Should President Joe Biden be given Communion? That’s not for the Catholic League to say.
Our job is to defend the right of the Catholic Church to proclaim the truth, to teach the faithful and to disseminate Church teachings. We have no theology: We are a watchdog, a civil rights organization that fights defamation and discrimination. We also monitor those who seek to deceive the public or distort the Church’s teachings. Importantly, we know our place and are no substitute for the bishops or the Magisterium of the Catholic Church.
Do others have a right to opine on this issue? Catholics do. If this were a matter of public policy, everyone else would, too. But this is an internal Church matter, and it is therefore no one’s business but that of Catholics.
David Crary of the Associated Press, with whom I have publicly differed with, wrote a very fair piece on this subject that was widely picked up by many media outlets. He said the bishops will discuss what to do about offering the president Communion when they meet in June. Fair enough. It didn’t take long, however, before the Church’s critics took to the keyboard.
Michelle Boorstein wrote a story for the Washington Post contending that since Biden was elected, “the increasingly loud right wing of the church has made it clear that Biden cannot continue to expand abortion rights and call himself Catholic and go unchallenged.”
There is nothing “right wing” about the bishops enforcing the Church’s teachings on any subject, whether it be immigration, the death penalty, school choice or euthanasia. Nor is there anything “right wing” about addressing public figures who boast of their “devout Catholic” status while constantly undermining what the Church teaches, especially on life and death issues.
They have in-house strictures at the Washington Post, don’t they? Are they not enforced?
Boorstein teed it up for some genius at the Washington Post who tweeted about “a rising group of right-wing U.S. Catholic bishops” who are clashing with our “very Catholic” president over abortion. A website that monitors conservative thought, conwebwatch, was incensed by what the bishops are considering; they took the opportunity to rip CNSNews for allegedly “bashing” Biden over its critical coverage of the president.
Catholics for Choice, an anti-Catholic pro-abortion letterhead with no members (it is funded by left-wing foundations), issued a statement saying it “condemns U.S. Bishops for Attacking Biden on Abortion.” New York Magazine asked, “Will conservatives weaponize the Eucharist?” In the U.K., The Independent urged Biden to stand fast against the bishops; otherwise he will “let down the people who turned up for him at the ballot box.”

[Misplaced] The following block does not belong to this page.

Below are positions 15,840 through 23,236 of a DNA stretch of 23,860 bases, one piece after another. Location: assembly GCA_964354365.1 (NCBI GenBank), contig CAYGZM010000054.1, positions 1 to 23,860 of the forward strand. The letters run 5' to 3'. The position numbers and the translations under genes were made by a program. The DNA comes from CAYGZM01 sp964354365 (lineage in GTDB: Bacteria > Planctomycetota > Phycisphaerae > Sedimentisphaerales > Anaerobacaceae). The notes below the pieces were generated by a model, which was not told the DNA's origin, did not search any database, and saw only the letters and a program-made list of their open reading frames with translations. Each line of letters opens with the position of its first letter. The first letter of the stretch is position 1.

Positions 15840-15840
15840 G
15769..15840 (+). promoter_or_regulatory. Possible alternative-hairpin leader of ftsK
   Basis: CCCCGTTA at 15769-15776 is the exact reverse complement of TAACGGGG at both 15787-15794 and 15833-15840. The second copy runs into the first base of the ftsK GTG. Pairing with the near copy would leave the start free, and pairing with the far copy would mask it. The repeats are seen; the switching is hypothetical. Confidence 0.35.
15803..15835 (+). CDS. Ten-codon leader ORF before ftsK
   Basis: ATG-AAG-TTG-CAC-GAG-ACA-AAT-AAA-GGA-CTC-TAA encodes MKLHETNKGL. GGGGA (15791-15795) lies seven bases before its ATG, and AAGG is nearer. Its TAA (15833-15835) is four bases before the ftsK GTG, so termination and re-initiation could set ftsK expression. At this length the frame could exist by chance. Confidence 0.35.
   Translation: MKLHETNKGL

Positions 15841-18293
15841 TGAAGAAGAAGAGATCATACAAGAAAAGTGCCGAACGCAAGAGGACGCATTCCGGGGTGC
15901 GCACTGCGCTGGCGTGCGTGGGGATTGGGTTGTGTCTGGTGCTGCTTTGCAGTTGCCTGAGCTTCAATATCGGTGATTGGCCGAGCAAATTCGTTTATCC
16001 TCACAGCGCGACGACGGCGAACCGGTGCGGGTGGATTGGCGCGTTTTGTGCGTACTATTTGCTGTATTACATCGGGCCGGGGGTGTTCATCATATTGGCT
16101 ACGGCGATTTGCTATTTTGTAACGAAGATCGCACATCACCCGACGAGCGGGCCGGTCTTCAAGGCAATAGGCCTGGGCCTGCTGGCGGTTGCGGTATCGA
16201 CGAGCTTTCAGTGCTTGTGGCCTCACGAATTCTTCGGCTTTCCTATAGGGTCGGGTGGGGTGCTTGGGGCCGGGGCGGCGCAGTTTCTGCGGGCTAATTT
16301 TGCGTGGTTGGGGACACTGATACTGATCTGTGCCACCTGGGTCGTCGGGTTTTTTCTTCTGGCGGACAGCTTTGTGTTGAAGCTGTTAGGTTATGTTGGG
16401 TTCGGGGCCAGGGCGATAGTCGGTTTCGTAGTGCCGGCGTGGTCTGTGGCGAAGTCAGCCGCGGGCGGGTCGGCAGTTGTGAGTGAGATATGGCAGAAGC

If these people were just voyeurs looking into the Catholic Church, that would be one thing. But they are not. They have an agenda.
Not to be mistaken, writing about this subject is one thing; using it as ammunition to whip up public opinion against the bishops is quite another. That’s exactly what is going on.
The goal is to portray Biden as a loyal son of the Church—”look, he carries rosary beads”—while defending his lust for abortion rights. In other words, those who radically dissent from the Church’s teaching on the beginning of life, which is grounded in science as well as theology, are “very Catholic” and should therefore be emulated. In short, those who reject the Church’s teaching on abortion are Catholics in good standing the same way those who accept it are.
Kansas City Archbishop Joseph Naumann, chairman of the bishops’ Committee on Pro-Life Activities, said it best. “He [Biden] doesn’t have the authority to teach what it means to be Catholic—that’s our responsibility as bishops. Whether intentional or not, he’s trying to usurp our authority.”
If we had a Catholic president who announced that he wants to make the death penalty a more common practice, or sought to weaken the laws against racial discrimination, he would not be called “very Catholic” by those who are convinced Biden is.
As we get closer to the June meeting of the bishops, we will have much more to say about this issue. Stay tuned.